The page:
Eventually, Takeuchi hopes to defray some of her costs by breeding her fillies. Not just yet, though. "They're still babies," she says. And she plans to enjoy them that way as long as she can.


Photo: Glenn Matsumura

The flight attendants have turned off the fasten seat belt signs, and passengers are free to move about the cabin--except for Neil Risch, who's glued to his seat by a seven-inch square of green and white paper. Drawing curious stares from his fellow L.A.-bound travelers, the Stanford genetics professor peers at an instruction book on his tray table, then makes a series of quick, precise folds, transforming a lifeless piece of paper into a fearsome, bug-eyed alligator. "The trouble with doing this," he says with a smile, "is that the flight attendants are always asking if they can have the results!"

Practicing the 2,000-year-old art form of origami at 35,000 feet is a great form of mental and physical relaxation, Risch says, particularly on the long flights that take him to genetics conferences all over the world. But creating such intricate figures out of simple, uncut pieces of paper also provides a mental challenge. "There's a lot of geometry to this, turning a two-dimensional object into something three-dimensional," the 49-year-old scientist explains. And like the human genome he studies, he says origami can be thought of as a kind of blueprint for life. "Just as no two human beings are identical, each piece of origami will be different depending on how you make the precise folds and what color paper you use. It's the little flaws that make them beautiful."

Risch was a mathematically precocious third-grader in West Los Angeles when a schoolmate first showed him an origami springer spaniel fashioned out of white paper. "I saw the thing," Risch recalls, "and I just went nuts." There weren't many origami books in English at the time, so Risch rapidly ran out of new things to make. Then, five years ago, after he joined the Stanford faculty as a genetic epidemiologist, he was browsing through the campus bookstore and had a joyous revelation: since his boyhood, the world of origami had blossomed like a cherry tree.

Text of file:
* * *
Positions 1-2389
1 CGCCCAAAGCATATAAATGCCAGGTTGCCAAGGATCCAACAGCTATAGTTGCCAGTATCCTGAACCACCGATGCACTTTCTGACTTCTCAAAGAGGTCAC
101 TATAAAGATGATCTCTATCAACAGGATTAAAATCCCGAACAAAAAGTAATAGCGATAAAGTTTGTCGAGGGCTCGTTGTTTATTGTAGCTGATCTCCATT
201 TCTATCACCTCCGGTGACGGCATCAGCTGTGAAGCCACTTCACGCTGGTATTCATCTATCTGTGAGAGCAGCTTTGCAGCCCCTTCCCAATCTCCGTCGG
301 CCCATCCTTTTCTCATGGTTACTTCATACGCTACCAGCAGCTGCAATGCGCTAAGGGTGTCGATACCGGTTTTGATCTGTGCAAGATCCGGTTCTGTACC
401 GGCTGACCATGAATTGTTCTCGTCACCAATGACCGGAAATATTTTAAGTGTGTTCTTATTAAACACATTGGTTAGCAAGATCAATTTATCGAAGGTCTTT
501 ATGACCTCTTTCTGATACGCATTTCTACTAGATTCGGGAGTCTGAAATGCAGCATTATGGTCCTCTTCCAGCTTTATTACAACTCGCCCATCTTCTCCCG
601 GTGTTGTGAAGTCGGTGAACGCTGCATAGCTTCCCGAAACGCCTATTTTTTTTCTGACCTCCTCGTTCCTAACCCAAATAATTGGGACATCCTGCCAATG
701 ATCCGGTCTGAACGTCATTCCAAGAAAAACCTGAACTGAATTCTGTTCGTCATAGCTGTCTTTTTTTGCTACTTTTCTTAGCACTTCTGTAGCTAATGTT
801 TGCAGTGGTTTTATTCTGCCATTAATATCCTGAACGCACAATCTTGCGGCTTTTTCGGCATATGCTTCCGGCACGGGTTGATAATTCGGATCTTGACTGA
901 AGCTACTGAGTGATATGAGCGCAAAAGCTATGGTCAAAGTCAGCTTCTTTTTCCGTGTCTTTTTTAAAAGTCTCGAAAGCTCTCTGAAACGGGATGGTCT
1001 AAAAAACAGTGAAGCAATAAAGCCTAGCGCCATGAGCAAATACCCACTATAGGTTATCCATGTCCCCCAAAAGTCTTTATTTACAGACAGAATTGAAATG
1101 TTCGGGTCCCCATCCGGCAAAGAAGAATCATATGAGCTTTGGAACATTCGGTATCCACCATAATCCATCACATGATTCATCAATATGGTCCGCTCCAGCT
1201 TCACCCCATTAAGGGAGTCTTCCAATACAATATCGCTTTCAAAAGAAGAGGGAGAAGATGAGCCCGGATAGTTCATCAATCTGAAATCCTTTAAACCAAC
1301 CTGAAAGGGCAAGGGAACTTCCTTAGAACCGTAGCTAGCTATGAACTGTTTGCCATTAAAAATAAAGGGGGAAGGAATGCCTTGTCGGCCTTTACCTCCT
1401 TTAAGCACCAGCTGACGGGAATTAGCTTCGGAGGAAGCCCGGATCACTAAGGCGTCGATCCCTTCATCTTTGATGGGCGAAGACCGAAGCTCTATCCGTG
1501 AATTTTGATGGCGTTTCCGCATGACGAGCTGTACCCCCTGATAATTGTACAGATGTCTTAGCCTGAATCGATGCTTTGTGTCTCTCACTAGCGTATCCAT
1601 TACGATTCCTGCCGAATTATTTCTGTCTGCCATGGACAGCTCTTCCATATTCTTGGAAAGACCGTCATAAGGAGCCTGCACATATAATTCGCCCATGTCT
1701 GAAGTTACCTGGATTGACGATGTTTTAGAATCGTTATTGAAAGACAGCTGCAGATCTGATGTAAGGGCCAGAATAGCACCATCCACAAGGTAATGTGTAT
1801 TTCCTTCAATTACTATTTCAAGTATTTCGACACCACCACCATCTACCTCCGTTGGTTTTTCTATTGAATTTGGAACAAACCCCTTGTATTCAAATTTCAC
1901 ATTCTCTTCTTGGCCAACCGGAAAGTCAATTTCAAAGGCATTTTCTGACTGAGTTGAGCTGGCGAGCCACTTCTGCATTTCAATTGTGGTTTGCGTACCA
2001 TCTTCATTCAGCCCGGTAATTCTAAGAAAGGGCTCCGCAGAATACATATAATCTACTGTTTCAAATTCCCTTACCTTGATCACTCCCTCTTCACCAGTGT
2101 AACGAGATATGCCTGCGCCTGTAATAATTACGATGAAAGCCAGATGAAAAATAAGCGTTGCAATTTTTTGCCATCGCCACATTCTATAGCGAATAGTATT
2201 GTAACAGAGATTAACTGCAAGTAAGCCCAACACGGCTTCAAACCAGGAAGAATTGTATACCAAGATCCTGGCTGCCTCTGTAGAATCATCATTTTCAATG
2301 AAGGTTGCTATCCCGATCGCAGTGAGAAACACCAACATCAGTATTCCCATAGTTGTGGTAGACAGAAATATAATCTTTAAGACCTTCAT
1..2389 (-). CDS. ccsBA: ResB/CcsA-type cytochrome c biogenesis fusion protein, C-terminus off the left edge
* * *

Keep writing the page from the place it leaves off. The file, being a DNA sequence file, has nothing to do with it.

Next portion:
Seizing a stack of books, Risch took them home and began folding a paper menagerie of complex life forms. His most difficult creations--a knight on horseback and a man playing a bass fiddle--took about four hours each. "In the old books, the most complicated models took about 20 steps," he says, "but now they're up to 120 steps." Risch seeks occasional guidance from the Bay Area Rapid Folders ("BARF for short"), an origami club that meets once a month.

Risch gives many of his creations to his 86-year-old mother and keeps others on display at his San Francisco home. But his biggest collection stays corralled in the office of the genetics department's business manager, Karen Carpenter. "I appreciate the artistry," she says of her multicolored zoo, which includes a blue otter with legs that move, myriad birds on wooden sticks, sea creatures and a foot-high gorilla. If she's lucky, she'll soon have another critter to add to the collection. Risch's next flight to L.A. departs in a week.


Photo: Glenn Matsumura

Veteran racing teammates may tease that he's "the world's fastest academic," but Jeffrey Schnapp, the Rosina Pierotti Professor of Italian Literature, has proven he's one tough biscotti. Witness the scene four years ago when he was taking a practice run on a vintage Ducati racing motorcycle at Sears Point Raceway. He had just dropped into the Carousel, a high-speed downhill turn, when suddenly the rear wheel came loose. The bike shot out from under him in one direction while he went in another, sliding on his backside at more than 100 miles per hour into a pile of hay bales.